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Monday, October 8, 2007


I was intrigued about what were those Faberge eggs really were so I made a little tour around Wikipedia and tried to find out something about them. I found out that the Fabergé egg is any one of sixty eight jewelled eggs made by Peter Carl Fabergé and his assistants for the Russian czars and private collectors between 1885 and 1917. Fifty four of the eggs were made for czars Alexander III and Nicholas II, fifty two of which were presented as Easter eggs. Seven of the eggs were made for the Kelch family of Moscow. The eggs are made of precious metals or hard stones decorated with combinations of enamel and gem stones. The term "Fabergé Egg"' has become a synonym of luxury and the eggs are regarded as masterpieces of the jeweler's art.

Czar Alexander III commissioned the first as an anniversary present for his wife, Empress Maria Fyodorovna, on Easter Day of 1885. The enameled egg had charmed the Empress so much with its golden yoke, golden hen, miniature diamond crown and ruby egg inside so the czar ordered that a unique egg be made for her every Easter thereafter. After the czar died unexpectedly in 1894, his son Nicholas continued the tradition until the Russian Revolution in 1917. The revolutionists executed Nicholas and his family on July 17, 1918. The Order of St. George Egg left Russia with Maria Fyodorovna in 1918, but the rest, forgotten in the turmoil of the Russian Revolution, remained. Several disappeared in the looting, and the rest were boxed up in the vaults of Kremlin. In and after 1930, Stalin sold fourteen to raise cash, some for as little as US$400. Many of these were bought by Armand Hammer and Emmanuel Snowman of Wartski, the English Fabergé dealers.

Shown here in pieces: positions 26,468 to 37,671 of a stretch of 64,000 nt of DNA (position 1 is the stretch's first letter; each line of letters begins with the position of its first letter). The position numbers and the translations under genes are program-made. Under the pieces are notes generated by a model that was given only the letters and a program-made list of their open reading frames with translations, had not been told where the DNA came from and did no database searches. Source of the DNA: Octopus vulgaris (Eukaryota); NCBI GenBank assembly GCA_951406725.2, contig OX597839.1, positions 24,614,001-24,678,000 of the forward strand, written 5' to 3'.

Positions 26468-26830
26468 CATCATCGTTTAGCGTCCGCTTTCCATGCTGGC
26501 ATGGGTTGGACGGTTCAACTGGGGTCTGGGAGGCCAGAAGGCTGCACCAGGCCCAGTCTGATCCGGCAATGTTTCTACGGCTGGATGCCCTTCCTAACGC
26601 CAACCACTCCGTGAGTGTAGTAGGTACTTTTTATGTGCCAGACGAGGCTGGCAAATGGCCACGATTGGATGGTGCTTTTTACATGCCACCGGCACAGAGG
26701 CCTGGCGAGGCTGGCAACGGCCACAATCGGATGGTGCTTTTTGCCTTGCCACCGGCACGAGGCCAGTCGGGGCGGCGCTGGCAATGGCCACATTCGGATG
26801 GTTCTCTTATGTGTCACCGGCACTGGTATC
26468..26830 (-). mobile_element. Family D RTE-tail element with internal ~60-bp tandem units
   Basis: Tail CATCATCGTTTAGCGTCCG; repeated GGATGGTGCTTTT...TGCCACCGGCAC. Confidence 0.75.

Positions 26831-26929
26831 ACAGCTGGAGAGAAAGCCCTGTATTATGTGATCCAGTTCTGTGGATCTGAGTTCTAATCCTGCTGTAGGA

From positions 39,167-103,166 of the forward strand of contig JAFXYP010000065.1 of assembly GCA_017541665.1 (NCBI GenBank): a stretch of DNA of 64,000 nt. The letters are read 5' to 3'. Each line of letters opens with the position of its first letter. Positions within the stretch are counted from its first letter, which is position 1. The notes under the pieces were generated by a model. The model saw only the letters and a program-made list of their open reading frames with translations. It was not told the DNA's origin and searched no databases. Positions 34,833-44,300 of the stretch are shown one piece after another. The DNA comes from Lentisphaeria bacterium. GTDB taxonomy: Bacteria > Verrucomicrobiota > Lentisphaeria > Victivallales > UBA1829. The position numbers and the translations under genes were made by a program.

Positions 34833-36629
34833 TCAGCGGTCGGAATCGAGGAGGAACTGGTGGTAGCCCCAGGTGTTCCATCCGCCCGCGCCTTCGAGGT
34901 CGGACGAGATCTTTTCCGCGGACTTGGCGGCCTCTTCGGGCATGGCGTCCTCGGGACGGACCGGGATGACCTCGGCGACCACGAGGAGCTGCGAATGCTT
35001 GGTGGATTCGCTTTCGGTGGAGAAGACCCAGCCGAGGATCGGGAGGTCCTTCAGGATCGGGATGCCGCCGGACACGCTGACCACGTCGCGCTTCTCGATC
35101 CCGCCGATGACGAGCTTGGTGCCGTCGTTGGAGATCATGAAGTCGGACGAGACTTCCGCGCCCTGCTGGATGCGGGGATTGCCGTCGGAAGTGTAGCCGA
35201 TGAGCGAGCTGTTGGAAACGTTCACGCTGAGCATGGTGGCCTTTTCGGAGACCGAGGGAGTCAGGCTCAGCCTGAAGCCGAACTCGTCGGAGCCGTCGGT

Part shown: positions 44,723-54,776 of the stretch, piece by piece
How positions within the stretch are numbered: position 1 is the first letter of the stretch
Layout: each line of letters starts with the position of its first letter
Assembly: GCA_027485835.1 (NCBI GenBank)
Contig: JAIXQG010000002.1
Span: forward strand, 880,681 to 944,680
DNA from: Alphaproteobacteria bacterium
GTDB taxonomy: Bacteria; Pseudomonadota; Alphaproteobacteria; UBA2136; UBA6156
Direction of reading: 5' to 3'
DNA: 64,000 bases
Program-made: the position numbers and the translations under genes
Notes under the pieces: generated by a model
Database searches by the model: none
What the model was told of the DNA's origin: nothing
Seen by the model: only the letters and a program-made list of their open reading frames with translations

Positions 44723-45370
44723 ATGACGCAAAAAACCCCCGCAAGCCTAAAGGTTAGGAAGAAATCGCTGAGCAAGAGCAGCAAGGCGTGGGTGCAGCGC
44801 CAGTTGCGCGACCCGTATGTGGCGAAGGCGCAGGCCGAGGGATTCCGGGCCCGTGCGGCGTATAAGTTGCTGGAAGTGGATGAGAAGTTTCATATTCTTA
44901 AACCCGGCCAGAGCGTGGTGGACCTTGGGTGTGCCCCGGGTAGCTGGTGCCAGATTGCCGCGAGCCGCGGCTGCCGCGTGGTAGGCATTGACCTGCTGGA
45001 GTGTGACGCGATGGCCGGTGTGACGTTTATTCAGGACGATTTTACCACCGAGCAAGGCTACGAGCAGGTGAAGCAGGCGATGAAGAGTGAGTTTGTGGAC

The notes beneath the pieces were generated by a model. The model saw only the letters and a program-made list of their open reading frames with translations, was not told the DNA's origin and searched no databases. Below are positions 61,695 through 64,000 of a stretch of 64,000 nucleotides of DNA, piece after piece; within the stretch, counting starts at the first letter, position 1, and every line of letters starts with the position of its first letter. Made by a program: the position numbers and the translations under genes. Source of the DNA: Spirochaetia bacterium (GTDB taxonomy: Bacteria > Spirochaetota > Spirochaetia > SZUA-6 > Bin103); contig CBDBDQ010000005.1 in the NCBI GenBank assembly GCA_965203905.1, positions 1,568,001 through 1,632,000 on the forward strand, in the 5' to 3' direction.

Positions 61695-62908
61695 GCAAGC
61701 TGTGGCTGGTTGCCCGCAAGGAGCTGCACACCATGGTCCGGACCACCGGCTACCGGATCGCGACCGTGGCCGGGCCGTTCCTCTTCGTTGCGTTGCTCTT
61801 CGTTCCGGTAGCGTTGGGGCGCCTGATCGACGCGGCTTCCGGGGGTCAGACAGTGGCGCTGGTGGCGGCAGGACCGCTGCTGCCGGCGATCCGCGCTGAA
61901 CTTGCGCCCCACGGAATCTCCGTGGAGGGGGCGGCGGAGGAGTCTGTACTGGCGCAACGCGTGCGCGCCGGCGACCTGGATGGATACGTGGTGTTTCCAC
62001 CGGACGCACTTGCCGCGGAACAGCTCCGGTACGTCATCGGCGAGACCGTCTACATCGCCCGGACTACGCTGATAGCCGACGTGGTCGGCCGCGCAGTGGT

As of 2006, just twenty-one eggs were still in Russia, most on display at the Kremlin Armory Museum. Fifteen eggs were purchased by Viktor Vekselberg in February 2004 from the Forbes family in New York City. The Vekselberg collection arrived in Russia in July 2004. Smaller collections are in the Virginia Museum of Fine Arts, New Orleans Museum of Art, and other museums around the world. Four eggs are in private collections, and eight are still missing.

In modern times Victor Mayer, the inheritor of the Fabergé brand, creates "Fabergé eggs" that are inspired by the originals. He must be a very rich man.

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